The Economic Survey presented today, effectively, forms the backdrop for the Union Budget that will be presented tomorrow. In fact, the broad theme of the Union Budget will be determined by the Economic Survey. Hence it is essential to understand the kind of growth, inflation, fiscal deficit and expenditure numbers that the government is talking about. These projections will set the tone for the Union Budget.
Fiscal Deficit is under Control:
That seems to be the primary message of the Economic Survey. The original target of 4.1% fiscal deficit in 2015 and 3.6% fiscal deficit in 2016 now seems to be perfectly achievable. To an extent it can be attributed to the sharp fall in oil prices as well as a fall in prices of other commodities. This has led to a transfer of wealth from oil producers to oil consumers like India. Fiscal Deficit here refers to the borrowings that the government needs to undertake to bridge the revenue gap. But more gratifying is that the Current Account Deficit has been projected at 1.3% for 2015 and below 1% for 2016. That means there will be less pressure on the Indian rupee.
Growth is back:
One can argue that the higher growth is due to the change in methodology. But even discounting that, the green-shoots of growth are clearly visible. A growth rate of 8.1%-8.5% for 2016 now seems achievable and if reforms are implemented in right earnest, then even double digit growth is entirely plausible. Another factor aiding real growth is falling inflation (5-5.5% for 2015-16). This again owes largely to falling prices of oil and commodities, but as long as these trends are here to stay, India can be rest assured.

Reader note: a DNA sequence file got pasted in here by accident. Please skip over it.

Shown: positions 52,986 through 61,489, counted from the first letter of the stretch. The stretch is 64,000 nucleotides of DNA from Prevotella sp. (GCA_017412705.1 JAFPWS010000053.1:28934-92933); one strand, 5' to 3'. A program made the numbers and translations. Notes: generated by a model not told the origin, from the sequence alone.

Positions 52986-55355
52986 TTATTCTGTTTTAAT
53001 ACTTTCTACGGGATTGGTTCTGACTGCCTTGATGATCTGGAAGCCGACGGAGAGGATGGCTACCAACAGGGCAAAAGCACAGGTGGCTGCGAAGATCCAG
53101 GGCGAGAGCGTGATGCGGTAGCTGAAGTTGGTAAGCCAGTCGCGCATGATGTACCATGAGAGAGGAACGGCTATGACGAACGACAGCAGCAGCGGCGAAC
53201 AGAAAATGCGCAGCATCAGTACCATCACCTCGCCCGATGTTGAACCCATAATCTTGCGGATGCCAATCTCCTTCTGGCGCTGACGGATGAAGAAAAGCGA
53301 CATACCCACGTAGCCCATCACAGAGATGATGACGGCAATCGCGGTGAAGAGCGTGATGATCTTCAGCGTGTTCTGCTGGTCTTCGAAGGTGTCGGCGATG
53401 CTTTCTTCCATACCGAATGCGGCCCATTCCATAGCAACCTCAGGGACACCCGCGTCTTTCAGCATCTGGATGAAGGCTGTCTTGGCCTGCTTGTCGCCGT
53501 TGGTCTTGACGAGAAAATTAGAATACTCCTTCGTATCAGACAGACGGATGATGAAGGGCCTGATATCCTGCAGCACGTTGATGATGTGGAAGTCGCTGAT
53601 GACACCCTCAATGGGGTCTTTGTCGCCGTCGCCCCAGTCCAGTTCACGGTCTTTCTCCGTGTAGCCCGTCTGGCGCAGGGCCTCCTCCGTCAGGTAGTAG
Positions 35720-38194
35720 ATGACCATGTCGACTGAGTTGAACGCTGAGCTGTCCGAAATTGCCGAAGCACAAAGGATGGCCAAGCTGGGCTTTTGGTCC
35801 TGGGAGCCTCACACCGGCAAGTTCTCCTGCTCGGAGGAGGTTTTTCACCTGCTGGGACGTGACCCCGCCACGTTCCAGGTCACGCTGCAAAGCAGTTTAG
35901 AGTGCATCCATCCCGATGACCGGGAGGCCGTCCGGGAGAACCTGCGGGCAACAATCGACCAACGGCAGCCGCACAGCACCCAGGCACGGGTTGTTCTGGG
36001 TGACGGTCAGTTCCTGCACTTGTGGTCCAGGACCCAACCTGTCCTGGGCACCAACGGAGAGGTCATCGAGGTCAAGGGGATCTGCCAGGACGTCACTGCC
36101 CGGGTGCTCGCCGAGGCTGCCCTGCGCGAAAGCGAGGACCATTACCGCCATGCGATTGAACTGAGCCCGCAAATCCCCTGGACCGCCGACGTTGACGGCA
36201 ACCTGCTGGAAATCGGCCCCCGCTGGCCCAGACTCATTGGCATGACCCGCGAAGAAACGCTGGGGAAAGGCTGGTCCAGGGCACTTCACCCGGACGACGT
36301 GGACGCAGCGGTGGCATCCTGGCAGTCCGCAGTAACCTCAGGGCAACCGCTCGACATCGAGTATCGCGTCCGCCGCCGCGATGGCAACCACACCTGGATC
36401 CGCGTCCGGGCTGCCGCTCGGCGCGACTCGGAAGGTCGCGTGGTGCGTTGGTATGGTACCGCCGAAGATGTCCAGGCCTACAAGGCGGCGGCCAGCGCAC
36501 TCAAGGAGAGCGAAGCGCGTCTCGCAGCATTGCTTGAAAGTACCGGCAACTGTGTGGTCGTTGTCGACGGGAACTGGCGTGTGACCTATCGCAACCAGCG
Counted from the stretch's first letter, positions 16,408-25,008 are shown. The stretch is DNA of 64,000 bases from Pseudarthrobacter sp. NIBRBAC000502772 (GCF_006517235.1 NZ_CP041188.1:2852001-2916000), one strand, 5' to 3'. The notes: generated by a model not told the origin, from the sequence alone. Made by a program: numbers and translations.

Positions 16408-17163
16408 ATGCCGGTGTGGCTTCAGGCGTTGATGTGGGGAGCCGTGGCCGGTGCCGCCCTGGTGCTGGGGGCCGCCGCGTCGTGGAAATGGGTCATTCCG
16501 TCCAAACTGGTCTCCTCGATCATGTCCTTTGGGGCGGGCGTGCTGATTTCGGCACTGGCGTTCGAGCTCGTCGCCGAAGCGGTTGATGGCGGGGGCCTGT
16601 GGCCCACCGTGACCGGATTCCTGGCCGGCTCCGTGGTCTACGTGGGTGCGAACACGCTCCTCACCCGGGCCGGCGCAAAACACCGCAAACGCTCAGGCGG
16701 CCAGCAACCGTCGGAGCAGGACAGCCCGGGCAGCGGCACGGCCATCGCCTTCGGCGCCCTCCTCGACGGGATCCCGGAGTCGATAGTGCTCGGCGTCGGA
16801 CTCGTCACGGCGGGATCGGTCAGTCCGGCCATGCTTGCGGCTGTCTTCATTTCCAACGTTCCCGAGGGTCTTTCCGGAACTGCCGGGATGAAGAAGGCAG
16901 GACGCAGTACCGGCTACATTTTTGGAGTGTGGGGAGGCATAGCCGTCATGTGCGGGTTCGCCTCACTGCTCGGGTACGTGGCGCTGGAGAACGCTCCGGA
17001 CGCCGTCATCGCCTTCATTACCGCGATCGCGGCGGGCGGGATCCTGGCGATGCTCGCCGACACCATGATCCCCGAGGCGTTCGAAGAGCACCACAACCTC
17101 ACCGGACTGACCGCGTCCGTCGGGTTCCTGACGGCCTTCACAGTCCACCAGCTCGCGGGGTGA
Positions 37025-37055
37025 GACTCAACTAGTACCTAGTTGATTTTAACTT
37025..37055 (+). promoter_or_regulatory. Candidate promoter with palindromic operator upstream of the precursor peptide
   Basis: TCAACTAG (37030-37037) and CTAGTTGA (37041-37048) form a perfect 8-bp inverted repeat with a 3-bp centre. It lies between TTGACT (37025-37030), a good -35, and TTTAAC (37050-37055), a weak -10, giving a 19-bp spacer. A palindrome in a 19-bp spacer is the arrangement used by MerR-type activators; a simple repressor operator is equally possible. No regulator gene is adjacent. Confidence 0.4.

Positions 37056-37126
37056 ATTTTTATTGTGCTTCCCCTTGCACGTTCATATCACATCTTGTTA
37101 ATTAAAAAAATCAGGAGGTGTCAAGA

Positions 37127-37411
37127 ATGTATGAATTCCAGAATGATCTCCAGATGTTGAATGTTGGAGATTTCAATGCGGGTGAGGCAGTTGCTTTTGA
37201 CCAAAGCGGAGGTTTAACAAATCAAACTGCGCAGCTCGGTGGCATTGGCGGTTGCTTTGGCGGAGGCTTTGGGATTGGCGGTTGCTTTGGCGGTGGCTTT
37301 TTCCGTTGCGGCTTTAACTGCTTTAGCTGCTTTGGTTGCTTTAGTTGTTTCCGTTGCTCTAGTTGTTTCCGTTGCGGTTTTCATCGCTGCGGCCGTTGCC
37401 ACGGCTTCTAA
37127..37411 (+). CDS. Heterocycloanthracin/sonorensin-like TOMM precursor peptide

Manage Expenditure better:
The big challenge for the government will be propel growth without letting fiscal deficit go out of hand. The government is expected to take a tough stand on subsidies as well as on operating expenditure of the government. But at the same time, this budget will also be a focus year for defence expenditure. And that may compensate for a lot of expenditure that will be cut. But the clear message of the Economic Survey is that growth and infrastructure investment will have to be given a big push without compromising on fiscal deficit targets. That means more private public partnerships (PPP), more innovative sources of financing and cutting edge techniques like securitization wherein the risks of projects can be packaged, distributed and shared.
So, how does it set the tone of the Union Budget?
A few themes clearly emerge from the Economic Survey. The Union Budget will be high on feel-good factor (the term invented by a previous BJP finance minister). One can expect tax sops, higher exemptions and simpler procedures; measures that will help the vast Indian middle class. Defence expenditure could see a sharp rise and that could have a lot of spill-over benefits. There will be a strong focus on fiscal prudence and the focus will be risk sharing between the government and private parties. The budget may mark a shift away from populism to greater reforms with long ranging implications.